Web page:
Speech for the inauguration of the Morningside Center for Innovative and Affordable Medicine, Emory University, Atlanta, November 14 2019
The Purpose and Repurposing of Drugs
By Gerald Chan
It gives me great pleasure to represent the Morningside Foundation to mark the establishment of the Morningside Center for Innovative and Affordable Medicine. The name of the Center was designed to draw attention to the world’s need for medicines that are at the same time innovative and affordable. It is a statement that innovation and affordability in medicine need not be mutually exclusive, but to prove this presumed exclusivity false, the pursuit of innovation must set out with the a priori constraint of affordability.
Even though the prophets of Silicon Valley are the most conspicuous peddlers of a techno-Utopian dream, nowhere is techno-Utopianism more indulged in America than in healthcare. Cost-agnostic innovations dangle the prospect of indefinite extension of life in the face of any sickness. In reality, the American people receive a poor scorecard for their health status and life expectancy even as their children’s future is mortgaged to pay for these poor outcomes. Technological feat alone can no longer merit the laurels for innovations in medicine if cost is prohibitive for their benefits to be broadly distributed to the populace.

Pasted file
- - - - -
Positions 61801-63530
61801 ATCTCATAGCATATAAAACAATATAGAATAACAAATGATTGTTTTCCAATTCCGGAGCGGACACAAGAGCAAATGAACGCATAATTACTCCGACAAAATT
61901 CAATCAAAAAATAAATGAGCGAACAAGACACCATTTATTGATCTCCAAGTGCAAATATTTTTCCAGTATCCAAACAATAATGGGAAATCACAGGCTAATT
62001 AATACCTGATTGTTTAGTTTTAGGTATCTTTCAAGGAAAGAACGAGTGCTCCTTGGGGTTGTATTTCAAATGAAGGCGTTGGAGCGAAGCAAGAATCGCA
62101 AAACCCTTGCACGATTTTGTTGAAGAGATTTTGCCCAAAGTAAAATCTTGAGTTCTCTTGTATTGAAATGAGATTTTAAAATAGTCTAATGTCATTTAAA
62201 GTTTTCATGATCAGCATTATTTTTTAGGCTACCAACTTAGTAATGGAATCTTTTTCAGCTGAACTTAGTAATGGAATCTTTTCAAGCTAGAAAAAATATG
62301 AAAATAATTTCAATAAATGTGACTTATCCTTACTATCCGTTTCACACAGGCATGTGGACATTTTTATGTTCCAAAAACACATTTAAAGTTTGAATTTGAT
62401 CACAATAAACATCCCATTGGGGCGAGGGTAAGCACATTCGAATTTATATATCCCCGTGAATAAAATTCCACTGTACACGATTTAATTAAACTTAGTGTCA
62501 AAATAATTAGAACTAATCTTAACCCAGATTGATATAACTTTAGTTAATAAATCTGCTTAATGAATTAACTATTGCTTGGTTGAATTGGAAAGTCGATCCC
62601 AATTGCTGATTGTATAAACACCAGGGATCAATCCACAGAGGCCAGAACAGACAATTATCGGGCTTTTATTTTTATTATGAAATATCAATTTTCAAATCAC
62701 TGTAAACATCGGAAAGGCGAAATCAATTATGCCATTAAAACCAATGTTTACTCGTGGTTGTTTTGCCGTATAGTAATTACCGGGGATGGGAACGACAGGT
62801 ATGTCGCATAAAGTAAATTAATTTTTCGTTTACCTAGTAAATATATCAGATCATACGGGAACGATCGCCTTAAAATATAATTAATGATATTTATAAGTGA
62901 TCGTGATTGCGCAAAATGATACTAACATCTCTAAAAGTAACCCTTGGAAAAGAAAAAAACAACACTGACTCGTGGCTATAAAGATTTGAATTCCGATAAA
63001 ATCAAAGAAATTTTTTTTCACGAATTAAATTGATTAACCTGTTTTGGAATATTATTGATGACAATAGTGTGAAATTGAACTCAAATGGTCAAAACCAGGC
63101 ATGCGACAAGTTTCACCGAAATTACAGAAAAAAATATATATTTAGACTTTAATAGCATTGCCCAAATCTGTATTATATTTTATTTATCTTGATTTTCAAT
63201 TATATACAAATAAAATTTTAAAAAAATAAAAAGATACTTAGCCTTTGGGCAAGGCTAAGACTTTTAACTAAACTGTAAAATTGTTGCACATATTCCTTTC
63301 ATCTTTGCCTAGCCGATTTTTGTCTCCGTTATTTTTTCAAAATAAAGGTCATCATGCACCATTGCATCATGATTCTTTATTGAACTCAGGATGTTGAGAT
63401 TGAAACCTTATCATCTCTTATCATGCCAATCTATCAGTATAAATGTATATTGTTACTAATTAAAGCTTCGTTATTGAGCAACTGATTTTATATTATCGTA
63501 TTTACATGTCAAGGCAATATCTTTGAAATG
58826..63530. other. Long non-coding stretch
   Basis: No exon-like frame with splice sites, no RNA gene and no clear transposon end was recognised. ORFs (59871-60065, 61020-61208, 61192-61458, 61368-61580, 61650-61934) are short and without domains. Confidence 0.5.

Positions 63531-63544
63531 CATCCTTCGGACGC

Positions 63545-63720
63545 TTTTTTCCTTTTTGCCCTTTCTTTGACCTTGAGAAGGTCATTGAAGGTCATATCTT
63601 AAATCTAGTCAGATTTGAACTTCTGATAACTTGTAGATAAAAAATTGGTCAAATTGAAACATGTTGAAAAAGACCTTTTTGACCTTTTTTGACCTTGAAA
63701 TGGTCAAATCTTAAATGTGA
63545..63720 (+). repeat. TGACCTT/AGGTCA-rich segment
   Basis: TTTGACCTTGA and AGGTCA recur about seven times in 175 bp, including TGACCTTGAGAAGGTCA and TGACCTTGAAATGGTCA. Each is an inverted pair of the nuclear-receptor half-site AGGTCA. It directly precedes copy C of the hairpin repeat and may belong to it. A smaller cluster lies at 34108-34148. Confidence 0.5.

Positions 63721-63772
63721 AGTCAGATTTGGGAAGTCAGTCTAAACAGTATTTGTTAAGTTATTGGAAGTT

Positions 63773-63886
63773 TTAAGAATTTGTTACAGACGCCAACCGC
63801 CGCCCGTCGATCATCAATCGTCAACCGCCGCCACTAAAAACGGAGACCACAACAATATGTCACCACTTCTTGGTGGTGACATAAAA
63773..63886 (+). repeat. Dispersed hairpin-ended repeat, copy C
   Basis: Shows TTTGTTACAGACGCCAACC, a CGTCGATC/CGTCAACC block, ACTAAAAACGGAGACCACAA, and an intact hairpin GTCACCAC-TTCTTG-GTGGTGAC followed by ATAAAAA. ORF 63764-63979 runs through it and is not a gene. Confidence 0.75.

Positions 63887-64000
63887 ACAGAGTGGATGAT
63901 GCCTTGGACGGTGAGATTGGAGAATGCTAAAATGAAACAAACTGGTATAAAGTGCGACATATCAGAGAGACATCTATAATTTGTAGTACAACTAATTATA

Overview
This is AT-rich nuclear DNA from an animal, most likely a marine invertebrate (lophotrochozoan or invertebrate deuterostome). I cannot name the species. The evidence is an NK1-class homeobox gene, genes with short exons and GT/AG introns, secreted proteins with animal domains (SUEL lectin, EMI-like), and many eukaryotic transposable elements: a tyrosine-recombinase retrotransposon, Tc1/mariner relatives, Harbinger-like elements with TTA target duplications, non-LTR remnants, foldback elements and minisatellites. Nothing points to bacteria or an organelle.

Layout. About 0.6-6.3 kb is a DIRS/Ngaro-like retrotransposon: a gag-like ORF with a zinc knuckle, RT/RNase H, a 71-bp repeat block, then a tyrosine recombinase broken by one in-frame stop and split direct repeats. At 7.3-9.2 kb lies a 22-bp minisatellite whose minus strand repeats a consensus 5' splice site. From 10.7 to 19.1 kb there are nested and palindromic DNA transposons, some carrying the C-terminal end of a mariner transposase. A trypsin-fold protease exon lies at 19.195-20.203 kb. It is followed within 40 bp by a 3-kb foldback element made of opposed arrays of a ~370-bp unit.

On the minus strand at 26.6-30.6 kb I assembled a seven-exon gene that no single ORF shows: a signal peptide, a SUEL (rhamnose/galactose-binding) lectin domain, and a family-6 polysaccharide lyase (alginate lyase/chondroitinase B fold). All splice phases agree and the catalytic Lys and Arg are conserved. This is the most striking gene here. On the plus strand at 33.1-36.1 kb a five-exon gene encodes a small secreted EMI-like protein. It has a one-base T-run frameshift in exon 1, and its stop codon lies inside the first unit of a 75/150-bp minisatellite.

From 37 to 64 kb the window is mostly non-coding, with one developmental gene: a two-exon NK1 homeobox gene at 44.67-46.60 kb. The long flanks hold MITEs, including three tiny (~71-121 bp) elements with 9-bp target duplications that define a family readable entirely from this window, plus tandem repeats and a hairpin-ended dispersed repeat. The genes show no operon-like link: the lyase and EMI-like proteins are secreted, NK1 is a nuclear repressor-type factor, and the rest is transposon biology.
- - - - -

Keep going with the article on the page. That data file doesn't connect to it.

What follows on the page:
The major approach to affordable innovation that the Morningside Center will advocate is drug repurposing. For those who are not familiar with drug development, I should first say a few words about what is drug repurposing. It is the exercise of demonstrating the efficacy of a drug in an indication other than the indication for which the drug was originally approved by the regulatory agency. In common usage, the term “repurposing” refers particularly to using the same drug for two indications which seem to share no obvious mechanistic commonality. Hence, it is different from the situation of Bevacizumab being used in oncology as Avastin and in ophthalmology as Lucentis because in both cases, the drug works by the common mechanism of stopping neo-vascularization by inhibiting vascular endothelial growth factor. A classic example of drug repurposing would be the drug thalidomide. The drug was first approved in Germany as a sedative and antiemetic for morning sickness in 1957. Four years later, thalidomide was withdrawn from the market due to its teratogenic effect. In 1998, thalidomide was approved by the FDA for treatment of erythema nodosom, a complication of leprosy. In 2006, the drug was repurposed and approved by the FDA for treating multiple myeloma. More recently, work done at Johns Hopkins University has shown thalidomide to be effective in treating intractable cough in patients with idiopathic pulmonary fibrosis.